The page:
Jpylyzer 2.2 release candidate

07 November 2023

We just released a first release candidate of Jpylyzer 2.2. This is quite an action-packed release, which even includes the addition of two new supported file formats! Below is an overview of the main changes.

High Throughput JPEG 2000

Jpylyzer now supports High Throughput JPEG 2000 (HTJ2K) and its associated JPH file format. Both are defined in Part 15 of the standard, which was first published in 2019. To validate a JPH file, use:

jpylyzer --format jph oj-ht-byte.jph > out-jph.xml

For a raw HTJ2K codestream, use this:

jpylyzer --format jhc oj-ht-byte_causal.jhc > out-jhc.xml

Note that not many encoders support HTJ2K at this stage, and the code has only been tested on a limited number of sample files. These files do not encompass all of HTJ2K’s features. We encourage HTJ2K users to contribute additional files to the Jpylyzer test files repository, and report any unexpected behaviour.

Additional codestream markers

This release also adds support for the Extended Capabilities (CAP) and Profile (PRF) marker segments, which were introduced in the 2019 revision of JPEG 2000 Part 1, and the Corresponding Profile (CPF) marker segment, which is specific to JPEG 2000 Part 15 (High Throughput JPEG 2000).

Reporting and validation of rsiz property

Previous versions of Jpylyzer reported the rsiz property as either a numerical value, or as a text string associated with that value. Changes to the use of the rsiz field since the first editions of the standard made this approach increasingly impractical. So, from version 2.2 onward, Jpylyzer always reports rsiz as a numerical value. In addition, it adds the new capability property, which contains the associated text string (which in most cases describes a defined profile). The coverage of these text strings / profiles is now also up to date with the 2019 version of the JPEG 2000 Part 1 standard, which means that many more profiles are reported. Finally, the validation of rsiz itself has been improved as well, as earlier Jpylyzer versions were overly restrictive on the allowed values.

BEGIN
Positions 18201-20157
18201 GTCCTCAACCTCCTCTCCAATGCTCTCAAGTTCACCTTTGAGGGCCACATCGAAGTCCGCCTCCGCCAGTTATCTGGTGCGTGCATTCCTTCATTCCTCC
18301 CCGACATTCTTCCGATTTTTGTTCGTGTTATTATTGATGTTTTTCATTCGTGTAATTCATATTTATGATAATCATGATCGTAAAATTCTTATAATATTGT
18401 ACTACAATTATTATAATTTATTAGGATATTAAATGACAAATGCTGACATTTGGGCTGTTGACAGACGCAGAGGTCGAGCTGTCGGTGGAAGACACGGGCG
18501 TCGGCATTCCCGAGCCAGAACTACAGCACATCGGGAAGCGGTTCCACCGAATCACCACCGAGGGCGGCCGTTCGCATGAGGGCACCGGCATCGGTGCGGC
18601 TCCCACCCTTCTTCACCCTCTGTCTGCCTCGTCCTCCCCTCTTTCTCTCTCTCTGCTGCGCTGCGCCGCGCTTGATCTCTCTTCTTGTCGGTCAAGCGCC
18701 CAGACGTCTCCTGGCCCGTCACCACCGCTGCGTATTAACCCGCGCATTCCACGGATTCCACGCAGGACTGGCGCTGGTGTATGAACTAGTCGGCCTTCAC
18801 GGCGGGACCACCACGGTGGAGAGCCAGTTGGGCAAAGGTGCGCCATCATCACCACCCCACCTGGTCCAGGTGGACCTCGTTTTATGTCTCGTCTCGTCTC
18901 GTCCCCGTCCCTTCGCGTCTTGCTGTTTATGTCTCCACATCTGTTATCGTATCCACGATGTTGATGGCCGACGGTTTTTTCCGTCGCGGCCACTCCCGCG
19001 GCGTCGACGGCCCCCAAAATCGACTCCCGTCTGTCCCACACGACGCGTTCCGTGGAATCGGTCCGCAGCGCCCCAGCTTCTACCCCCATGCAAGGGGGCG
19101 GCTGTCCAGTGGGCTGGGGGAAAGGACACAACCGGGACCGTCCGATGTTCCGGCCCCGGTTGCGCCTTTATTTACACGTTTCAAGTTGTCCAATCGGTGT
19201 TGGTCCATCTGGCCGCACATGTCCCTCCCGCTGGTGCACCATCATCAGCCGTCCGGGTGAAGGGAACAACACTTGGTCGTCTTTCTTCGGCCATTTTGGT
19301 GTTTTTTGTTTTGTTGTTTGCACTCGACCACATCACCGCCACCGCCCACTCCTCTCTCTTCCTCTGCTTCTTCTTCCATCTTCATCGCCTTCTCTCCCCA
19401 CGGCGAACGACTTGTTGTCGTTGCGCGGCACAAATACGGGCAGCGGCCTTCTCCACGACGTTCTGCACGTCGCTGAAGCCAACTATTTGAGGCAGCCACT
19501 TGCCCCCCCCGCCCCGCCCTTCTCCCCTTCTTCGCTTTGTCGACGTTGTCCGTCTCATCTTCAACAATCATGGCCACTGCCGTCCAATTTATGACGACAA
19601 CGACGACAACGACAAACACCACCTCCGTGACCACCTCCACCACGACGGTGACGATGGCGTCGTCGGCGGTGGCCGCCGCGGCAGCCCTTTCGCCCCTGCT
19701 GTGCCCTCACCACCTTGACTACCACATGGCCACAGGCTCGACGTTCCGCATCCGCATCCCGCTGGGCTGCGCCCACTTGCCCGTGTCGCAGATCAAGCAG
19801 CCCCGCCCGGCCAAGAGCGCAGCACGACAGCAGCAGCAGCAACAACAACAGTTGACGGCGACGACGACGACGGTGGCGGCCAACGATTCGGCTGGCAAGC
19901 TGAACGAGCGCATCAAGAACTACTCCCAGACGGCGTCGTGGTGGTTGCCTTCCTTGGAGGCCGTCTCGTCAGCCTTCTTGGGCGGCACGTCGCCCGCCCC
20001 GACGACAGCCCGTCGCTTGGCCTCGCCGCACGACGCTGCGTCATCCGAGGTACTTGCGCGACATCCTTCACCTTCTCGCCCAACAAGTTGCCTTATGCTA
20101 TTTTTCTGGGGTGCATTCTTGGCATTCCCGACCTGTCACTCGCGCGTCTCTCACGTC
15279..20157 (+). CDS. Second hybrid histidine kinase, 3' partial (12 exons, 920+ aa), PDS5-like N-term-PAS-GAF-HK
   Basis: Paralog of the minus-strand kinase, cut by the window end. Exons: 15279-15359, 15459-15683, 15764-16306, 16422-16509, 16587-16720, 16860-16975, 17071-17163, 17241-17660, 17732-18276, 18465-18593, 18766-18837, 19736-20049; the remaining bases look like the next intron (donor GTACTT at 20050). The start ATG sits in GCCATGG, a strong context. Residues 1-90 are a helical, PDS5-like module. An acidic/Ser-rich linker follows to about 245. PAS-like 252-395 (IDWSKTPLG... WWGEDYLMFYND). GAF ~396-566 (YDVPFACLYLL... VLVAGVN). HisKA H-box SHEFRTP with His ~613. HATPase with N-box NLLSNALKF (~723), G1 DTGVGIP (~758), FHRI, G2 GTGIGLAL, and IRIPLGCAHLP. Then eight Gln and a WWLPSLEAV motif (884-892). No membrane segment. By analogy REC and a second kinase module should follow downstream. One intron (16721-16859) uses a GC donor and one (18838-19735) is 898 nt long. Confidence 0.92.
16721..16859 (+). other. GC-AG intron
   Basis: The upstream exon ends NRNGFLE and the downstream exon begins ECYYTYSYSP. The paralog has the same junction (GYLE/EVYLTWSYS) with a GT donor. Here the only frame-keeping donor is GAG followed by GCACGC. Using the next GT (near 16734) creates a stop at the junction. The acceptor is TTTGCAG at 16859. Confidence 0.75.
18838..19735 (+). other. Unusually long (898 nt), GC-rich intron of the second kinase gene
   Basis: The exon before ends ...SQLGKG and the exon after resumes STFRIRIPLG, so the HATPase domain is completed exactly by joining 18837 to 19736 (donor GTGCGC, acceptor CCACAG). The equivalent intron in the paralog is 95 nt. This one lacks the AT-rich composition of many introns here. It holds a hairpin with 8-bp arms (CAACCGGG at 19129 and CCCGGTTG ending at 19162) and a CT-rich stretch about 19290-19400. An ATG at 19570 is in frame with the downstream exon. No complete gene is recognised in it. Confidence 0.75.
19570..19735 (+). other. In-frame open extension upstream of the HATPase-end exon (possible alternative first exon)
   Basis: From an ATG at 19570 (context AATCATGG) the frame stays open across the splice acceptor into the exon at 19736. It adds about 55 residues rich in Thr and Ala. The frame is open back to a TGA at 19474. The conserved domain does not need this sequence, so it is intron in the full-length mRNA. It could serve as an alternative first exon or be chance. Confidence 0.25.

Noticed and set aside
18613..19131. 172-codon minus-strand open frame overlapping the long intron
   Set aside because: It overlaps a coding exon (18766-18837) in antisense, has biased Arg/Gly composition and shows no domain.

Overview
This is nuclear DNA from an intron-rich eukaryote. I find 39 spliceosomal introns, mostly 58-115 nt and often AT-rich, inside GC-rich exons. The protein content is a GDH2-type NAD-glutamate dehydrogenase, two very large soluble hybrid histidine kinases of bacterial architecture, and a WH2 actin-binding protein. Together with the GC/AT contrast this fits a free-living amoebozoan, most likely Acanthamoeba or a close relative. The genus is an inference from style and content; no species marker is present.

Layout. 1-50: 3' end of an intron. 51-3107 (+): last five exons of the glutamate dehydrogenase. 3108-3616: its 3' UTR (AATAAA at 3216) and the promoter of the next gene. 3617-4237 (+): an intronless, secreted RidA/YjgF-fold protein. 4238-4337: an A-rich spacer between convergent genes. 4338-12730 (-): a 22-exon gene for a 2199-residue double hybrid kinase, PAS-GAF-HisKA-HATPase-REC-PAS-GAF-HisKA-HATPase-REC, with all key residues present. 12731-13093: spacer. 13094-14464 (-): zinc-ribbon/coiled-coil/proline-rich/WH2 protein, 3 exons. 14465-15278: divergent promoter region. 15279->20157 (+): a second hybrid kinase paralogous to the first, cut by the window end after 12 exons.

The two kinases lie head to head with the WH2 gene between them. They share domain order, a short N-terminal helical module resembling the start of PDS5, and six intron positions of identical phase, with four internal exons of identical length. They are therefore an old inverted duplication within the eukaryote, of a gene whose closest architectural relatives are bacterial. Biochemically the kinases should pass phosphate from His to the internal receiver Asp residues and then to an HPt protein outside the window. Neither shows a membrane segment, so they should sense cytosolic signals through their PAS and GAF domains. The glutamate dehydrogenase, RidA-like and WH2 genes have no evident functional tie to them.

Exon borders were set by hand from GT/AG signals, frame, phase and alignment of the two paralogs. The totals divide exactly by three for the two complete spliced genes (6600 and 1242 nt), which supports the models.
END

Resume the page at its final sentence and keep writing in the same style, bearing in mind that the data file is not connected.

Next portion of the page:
Reporting of warnings to output file

File-level warnings (e.g. in case of unknown boxes) are now included in a new “warnings” element in Jpylyzer’s output. Previously, these were only written to the terminal’s stderr.

API improvements

All output and extraction options can now be set directly as Python API parameters, which will be helpful for those who want to integrate Jpylyzer in their own Python projects.

Compression ratio reporting for codestreams

Previously Jpylyzer only reported the image compression ratio for JP2 files, and not for raw codestreams. This has changed, and the compression ratio is now reported for all supported formats (including codestreams).

No Python 2.7 support

From this release onward, Jpylyzer now only works with Python 3. Python 2.7 is no longer supported, as we already announced in 2019 at the launch of Jpylyzer 2.0.

Removed legacy options

The deprecated --wrapper and --legacyout options have been removed in this release.

Other changes

In addition to the above changes, this release also includes several bugfixes. There’s also a new XSD schema, and the documentation has been made up to date.

Installation with pip

As the current release candidate is a pre-release, make sure to include the --pre option if you install it with pip. For example, for a fresh install use:

pip install jpylyzer --pre

To upgrade an existing version of Jpylyzer, use:

pip install jpylyzer --upgrade --pre

Installation from binaries

Alternatively, you can use the binaries that are available here:


As always, the Windows binaries are completely stand-alone, and don’t require Python on your machine. Linux users can use the Debian package (which does require Python).

User Manual

An updated User Manual for Jpylyzer 2.2 is available here.


Any feedback on this Jpylyzer release candidate is greatly appreciated. Also, don’t hesitate to contact us if anything doesn’t behave as expected (preferrably using the issue tracker).


Thanks are due to Aous Naman (University of New South Wales) and Osamu Watanabe (Takushoku University) for their help and suggestions on High Throughput JPEG 2000, and Michael D. Smith (Wavelet Consulting LLC) for providing one of the HTJ2K test images.

Happy jpylyzing!